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Protecting Earth’s Ozone Layer through Waste Credit

COMMUNITY | 1 September 2021

September 16th is commemorated as the International Day for the Preservation of Ozone Layer. As you may already know, our blue planet is protected by a shield of gas called ozone, which is naturally present in the earth’s atmosphere, namely in the troposphere and stratosphere.

The Importance of Ozone Layer

Ozone layer in the stratosphere protects Earth from the sun’s harmful ultraviolet radiation, making life as we know possible and thriving.

 

An illustration of the ozone layer. Source: whatarethe7continents.com
An illustration of the ozone layer. Source: whatarethe7continents.com

Basically, the Sun emits three types of UV radiation: UV-C, UV-B, and UV-A, and exposure to UV-C radiation is particularly harmful for all life forms. The ozone layer is supposed to absorb this radiation.

In humans, increased exposure to UV-B radiation raises the risks of skin cancer and cataracts, and suppresses the immune system. In addition, excessive UV-B exposure is also damaging for terrestrial plant life, including agricultural crops, single-celled organisms, and aquatic ecosystems.  

However, In the mid-1970s, scientists discovered that gases containing chlorine and bromine atoms resulting from human activities could cause ozone depletion, creating a hole on earth’s protective shield. These gases are then labeled ozone-depleting gases (ODSs), and are mainly used in aerosols and cooling, such as refrigerators and air-conditioners.

This finding was alarming since a hole in the ozone layer means increased risks of skin cancer and cataracts, as well as damage to plants, crops, and ecosystems. In addition, estimates made using satellite data and ground instruments have proven that surface ultraviolet radiation has increased in large geographic regions where ozone depletion occurs.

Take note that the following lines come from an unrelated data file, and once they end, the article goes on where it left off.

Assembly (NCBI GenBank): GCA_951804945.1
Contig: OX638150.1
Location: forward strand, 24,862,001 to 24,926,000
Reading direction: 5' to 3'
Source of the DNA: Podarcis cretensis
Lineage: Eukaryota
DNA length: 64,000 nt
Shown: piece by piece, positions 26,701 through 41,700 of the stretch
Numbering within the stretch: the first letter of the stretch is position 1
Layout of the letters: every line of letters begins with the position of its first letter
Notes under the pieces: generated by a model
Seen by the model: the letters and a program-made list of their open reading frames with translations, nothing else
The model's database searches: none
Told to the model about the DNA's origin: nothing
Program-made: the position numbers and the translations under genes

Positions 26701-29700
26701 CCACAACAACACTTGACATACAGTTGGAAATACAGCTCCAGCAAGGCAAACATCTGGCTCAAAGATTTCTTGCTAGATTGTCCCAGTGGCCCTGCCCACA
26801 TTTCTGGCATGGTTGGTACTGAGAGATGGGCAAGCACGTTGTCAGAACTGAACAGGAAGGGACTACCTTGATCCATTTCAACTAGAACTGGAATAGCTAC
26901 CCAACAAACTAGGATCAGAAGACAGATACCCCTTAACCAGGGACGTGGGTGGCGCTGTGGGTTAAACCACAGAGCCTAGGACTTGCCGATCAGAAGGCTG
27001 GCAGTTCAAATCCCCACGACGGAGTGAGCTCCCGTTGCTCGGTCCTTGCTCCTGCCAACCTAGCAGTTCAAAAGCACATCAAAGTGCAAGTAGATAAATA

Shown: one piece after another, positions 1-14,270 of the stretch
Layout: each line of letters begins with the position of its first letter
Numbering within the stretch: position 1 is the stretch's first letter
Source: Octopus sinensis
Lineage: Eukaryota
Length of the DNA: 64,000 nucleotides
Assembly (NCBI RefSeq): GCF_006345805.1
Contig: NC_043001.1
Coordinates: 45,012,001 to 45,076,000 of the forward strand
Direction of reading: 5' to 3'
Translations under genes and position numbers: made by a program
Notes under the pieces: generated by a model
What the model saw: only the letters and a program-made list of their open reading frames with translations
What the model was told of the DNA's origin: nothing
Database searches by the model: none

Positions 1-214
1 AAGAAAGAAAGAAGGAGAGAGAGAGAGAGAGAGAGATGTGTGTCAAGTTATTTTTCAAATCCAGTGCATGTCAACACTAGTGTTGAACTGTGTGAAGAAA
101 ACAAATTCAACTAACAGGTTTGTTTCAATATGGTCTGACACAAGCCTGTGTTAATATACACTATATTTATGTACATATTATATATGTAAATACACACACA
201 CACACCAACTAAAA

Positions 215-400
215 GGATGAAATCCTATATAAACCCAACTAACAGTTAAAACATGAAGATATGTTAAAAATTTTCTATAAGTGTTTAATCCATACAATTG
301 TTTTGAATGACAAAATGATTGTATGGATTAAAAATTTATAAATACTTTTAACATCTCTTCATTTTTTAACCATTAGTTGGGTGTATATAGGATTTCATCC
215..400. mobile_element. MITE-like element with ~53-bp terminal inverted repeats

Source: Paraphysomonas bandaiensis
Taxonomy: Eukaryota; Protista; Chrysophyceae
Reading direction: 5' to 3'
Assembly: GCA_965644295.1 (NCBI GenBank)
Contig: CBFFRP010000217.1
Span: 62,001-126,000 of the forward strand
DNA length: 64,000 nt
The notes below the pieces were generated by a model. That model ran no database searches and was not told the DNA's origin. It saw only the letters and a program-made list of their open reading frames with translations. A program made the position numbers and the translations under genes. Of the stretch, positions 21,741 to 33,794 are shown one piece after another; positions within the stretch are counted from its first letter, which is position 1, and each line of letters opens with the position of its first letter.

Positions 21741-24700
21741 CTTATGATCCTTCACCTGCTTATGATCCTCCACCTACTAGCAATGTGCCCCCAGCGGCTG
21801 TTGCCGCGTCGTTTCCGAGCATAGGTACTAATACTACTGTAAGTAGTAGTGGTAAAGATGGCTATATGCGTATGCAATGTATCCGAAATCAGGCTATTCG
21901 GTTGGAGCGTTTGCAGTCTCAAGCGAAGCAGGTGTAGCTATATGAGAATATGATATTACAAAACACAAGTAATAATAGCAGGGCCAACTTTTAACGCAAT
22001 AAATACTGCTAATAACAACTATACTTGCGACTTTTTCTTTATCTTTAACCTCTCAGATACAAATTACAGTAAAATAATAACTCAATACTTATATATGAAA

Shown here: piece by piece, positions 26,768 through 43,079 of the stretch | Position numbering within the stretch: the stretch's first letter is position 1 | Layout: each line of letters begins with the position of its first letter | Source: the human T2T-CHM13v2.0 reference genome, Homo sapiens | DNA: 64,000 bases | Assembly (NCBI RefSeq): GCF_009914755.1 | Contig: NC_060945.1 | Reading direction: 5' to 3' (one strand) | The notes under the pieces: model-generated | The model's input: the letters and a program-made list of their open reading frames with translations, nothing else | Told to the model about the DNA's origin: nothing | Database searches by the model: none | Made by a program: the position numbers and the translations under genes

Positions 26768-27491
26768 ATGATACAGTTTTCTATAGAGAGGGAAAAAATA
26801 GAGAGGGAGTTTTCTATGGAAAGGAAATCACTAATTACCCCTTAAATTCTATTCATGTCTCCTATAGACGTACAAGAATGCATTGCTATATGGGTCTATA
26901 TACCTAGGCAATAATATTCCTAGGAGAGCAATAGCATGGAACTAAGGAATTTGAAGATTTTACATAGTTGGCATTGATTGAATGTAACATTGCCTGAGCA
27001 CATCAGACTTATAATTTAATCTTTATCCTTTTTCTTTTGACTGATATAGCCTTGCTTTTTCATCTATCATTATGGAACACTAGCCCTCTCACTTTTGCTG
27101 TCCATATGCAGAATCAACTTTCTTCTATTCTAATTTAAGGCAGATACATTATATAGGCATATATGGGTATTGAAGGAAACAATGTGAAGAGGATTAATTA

Protecting the Ozone through Responsible Waste Management

How does responsibly managing one’s waste contribute to the protection of the ozone layer? Well, we have learned that human activities resulted in the emission of ozone-depleting substances (ODS), which are then being regulated by the Montreal Protocol. The most-known examples of these ODS are the chlorofluorocarbons (CFCs), which is used in almost all refrigeration and air conditioning systems.

However, there are also other less-known, non-halogen gases that participate in the destruction of the ozone layer, which are methane (CH4) and nitrous oxide (N2O). Methane is generated from human activities such as livestock, fossil fuel extraction and use, rice agriculture, and, obviously, landfills.

How Waste Generate Methane
Emission from the waste industry comes primarily from methane, which is produced from the anaerobic decomposition of organic materials in a landfill. When we don’t sort our waste according to its category, especially organic waste, it becomes difficult to recycle. These mixed waste would then have nowhere to go besides the landfill.

In 2010, according to the Global Methane Initiative, global landfill sites were responsible for emitting around 800 million metric tonnes of CO2 equivalent methane. Moreover, in 2014 alone, landfills in the U.S released an estimated 163 million tons of methane to the atmosphere according to the U.S Environmental Protection Agency (EPA).    

Furthermore, the way we handle our waste, namely illegal waste burning, is alarming too because it does not address the root of the problem. Sure, it might help reduce the pile of waste in landfills, but illegal waste burning itself produces a variety of pollutants, among which is carbon dioxide.

Not only do methane damage our planet’s ozone layer, but they also contribute to the climate crisis, as methane is categorized as a short-lived greenhouse gas known to be 86 times more potent than carbon dioxide over a twenty year cycle (zerowasteeurope).

Responsible Waste Management is Key
So, what should we do? Reducing waste from the source remains the ultimate solution, but managing the waste that is inevitable is equally important. Start segregating your waste according to its category, separate the organic from inorganic, and compost your organic waste at home.

Sorted waste will make it a lot easier to recycle, and we need to make sure that they are recycled instead of disposed of to the landfills. That way, we prevent the waste from ending up in landfills and emitting methane gas instead.

Waste Credit
One can even go the extra mile and collect the already-discarded-waste through a service called waste credit.

Waste Credit, the latest service from Waste4Change will help companies and businesses to offset their waste emission by collecting waste from the environment, either through Material Recovery or Water Cleanup. The collected waste will then be processed and recycled accordingly.

Find out more about how to remove waste from the environment, protect our ozone layer, and slow down climate change all at the same time.